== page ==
Italian conductor Claudio Abbado, died this morning at the age of 80. He had been ill for several years, yet continued working until a couple of months ago. He was a greatly loved figure, with a big heart and gentle approach. He often conducted from memory, remarking that the use of a score signified that he hadn't studied the work enough. His last concerts were in late August 2013 with the Lucerne Festival Orchestra, which he founded, conducting Schubert and Bruckner.
He was the musical director of Milan's opera house, La Scala, the same city where he was born, and where he received his formal education at the Milan Conservatoire. He was also the principal conductor of the London Symphony Orchestra, principal guest conductor of the Chicago Symphony Orchestra, music director of the Vienna State Opera, and principal conductor of the Berlin Philharmonic orchestra.
Abbado's début was at Teatro alla Scala in 1960, and just eight years later he became the theatre's musical director, a post he retained for eighteen memorable years. He formed the Filarmonica della Scala in 1982, allowing the orchestra to emerge from the pit and perform the symphonic repertoire. Abbado was a champion for contemporary music and introduced much into the theatre's programming.
In 1971 he became the principal conductor of the Vienna Philharmonic, and for five years from 1986 he was the music director of the Vienna State Opera.
From 1979 to 1988 he was the principal conductor of the London Symphony Orchestra, and from 1982 to 1986 he was principal guest conductor of the Chicago Symphony Orchestra, but it was with the Berlin Philharmonic that he made the most impact when he took over from Herbert von Karajan in 1989. He remained with the orchestra until 2002.
Awards and honours received by Abbado include two Grammy awards and four honorary doctorates, and in April 2012, he was voted into the Gramophone Hall of Fame.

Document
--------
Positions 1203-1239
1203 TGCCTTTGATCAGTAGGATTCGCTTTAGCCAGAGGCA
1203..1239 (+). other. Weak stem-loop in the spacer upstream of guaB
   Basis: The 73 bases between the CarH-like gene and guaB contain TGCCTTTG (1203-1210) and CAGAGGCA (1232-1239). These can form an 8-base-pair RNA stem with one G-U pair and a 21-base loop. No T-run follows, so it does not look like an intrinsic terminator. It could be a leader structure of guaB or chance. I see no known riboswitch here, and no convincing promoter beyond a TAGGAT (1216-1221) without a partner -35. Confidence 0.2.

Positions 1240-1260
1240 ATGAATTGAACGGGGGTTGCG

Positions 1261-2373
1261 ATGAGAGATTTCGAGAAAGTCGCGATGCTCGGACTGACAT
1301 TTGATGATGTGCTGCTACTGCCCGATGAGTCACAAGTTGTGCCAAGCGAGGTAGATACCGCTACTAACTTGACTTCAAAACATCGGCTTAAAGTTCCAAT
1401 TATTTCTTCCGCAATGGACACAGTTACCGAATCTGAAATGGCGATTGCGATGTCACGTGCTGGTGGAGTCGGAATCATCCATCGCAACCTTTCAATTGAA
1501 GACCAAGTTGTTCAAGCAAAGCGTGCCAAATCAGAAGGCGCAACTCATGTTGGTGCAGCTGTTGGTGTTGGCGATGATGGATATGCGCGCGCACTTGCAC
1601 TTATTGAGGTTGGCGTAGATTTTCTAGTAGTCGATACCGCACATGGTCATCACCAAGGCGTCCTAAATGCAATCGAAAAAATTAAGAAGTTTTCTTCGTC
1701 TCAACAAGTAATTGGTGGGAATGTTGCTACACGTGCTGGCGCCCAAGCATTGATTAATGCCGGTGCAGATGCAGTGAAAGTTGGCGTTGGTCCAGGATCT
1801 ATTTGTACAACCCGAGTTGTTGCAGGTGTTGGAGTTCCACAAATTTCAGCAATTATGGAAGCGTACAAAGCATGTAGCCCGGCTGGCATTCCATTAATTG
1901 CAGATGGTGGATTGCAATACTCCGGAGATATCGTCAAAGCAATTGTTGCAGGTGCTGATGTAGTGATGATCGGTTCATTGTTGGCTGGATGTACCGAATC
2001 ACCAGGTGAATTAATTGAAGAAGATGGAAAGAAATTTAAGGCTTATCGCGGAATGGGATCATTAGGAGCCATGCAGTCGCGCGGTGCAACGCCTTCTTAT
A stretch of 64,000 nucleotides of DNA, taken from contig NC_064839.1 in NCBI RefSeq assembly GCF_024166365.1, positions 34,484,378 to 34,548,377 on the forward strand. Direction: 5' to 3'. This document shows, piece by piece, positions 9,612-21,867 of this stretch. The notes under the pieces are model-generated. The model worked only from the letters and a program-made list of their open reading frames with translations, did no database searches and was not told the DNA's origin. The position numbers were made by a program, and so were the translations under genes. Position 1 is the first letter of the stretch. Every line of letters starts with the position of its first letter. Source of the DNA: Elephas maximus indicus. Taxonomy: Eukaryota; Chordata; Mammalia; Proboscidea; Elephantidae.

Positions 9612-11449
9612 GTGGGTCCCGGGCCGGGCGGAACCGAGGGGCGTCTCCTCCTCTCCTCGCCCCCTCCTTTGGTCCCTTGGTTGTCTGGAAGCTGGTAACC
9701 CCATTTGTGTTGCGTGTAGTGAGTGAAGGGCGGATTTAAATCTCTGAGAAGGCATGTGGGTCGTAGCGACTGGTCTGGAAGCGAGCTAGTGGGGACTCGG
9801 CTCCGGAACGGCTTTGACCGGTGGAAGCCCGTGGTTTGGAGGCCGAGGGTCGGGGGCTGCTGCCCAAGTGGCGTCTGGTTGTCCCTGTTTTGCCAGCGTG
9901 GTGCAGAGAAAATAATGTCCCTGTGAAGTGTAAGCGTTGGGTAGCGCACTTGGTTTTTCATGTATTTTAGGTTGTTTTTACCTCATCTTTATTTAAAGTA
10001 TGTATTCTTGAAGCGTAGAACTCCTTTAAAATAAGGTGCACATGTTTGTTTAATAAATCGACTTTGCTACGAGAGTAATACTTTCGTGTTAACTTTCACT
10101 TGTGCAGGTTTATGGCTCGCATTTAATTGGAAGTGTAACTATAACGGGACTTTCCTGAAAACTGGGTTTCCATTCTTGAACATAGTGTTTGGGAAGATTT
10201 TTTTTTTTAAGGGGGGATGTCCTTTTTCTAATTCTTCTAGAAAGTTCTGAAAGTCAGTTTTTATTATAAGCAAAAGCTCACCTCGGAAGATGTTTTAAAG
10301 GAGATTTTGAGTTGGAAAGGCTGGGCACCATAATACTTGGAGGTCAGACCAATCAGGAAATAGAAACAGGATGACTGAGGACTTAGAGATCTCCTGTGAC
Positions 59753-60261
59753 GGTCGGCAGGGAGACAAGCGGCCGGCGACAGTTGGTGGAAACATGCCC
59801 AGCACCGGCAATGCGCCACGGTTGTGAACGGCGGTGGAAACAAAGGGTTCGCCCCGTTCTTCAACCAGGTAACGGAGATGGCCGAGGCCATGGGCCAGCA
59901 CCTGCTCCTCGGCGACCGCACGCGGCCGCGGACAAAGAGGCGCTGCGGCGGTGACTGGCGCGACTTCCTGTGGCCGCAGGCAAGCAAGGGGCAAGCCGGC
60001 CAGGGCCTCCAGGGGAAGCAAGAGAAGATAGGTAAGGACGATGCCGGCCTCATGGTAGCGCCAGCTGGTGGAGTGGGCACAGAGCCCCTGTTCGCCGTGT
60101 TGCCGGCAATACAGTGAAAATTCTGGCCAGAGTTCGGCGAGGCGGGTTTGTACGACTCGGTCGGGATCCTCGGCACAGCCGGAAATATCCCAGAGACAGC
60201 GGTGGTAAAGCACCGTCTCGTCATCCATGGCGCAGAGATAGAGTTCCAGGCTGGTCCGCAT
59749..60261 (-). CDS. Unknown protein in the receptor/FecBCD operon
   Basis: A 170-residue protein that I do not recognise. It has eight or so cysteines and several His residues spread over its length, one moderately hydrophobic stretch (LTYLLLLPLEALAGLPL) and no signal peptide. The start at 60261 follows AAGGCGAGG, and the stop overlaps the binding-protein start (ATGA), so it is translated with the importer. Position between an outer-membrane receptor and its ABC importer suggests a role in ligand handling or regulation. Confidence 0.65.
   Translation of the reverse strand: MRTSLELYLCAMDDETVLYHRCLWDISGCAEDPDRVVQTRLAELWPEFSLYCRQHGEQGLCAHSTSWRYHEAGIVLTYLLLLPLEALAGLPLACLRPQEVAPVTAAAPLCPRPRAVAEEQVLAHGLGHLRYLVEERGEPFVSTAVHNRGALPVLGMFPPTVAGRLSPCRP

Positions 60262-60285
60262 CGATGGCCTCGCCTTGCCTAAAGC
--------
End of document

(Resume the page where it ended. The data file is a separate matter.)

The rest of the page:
After stomach cancer struck him down in 2000, the successful removal of a section of his digestive system allowed him to continue working, and the painfully thin maestro returned to conduct the Berlin Philharmonic in 2004. In 2007 he announced that he was cancelling all of his conducting engagements, yet just two months later he once again resumed his career.
Abbado was appointed senator for life in Italy last year, and he donated his salary for scholarships for young musicians.
Graham Spicer is a writer, director and photographer in Milan, blogging (under the name ‘Gramilano') about dance, opera, music and photography for people “who are a bit like me and like some of the things I like”. He was a regular columnist for Opera Now magazine and wrote for the BBC until transferring to Italy.
His scribblings have appeared in various publications from Woman's Weekly to Gay Times, and he wrote the ‘Danza in Italia' column for Dancing Times magazine.
Un grande se ne va, peccato ora che ne abbiamo più bisogno, visto come va la cultura in Italia !!!!
This is a very sad loss for the music world, especially the conducting community and the young musicians who benefited from the Maestro’s interest. RIP, Maestro.
All classical music lovers are saddened by this news, although it does not come unexpected. Fortunately for the living, we have a library of his recorded works to continue to study. He was always inspiring and musicians responded positively to his leadership. RIP Maestro.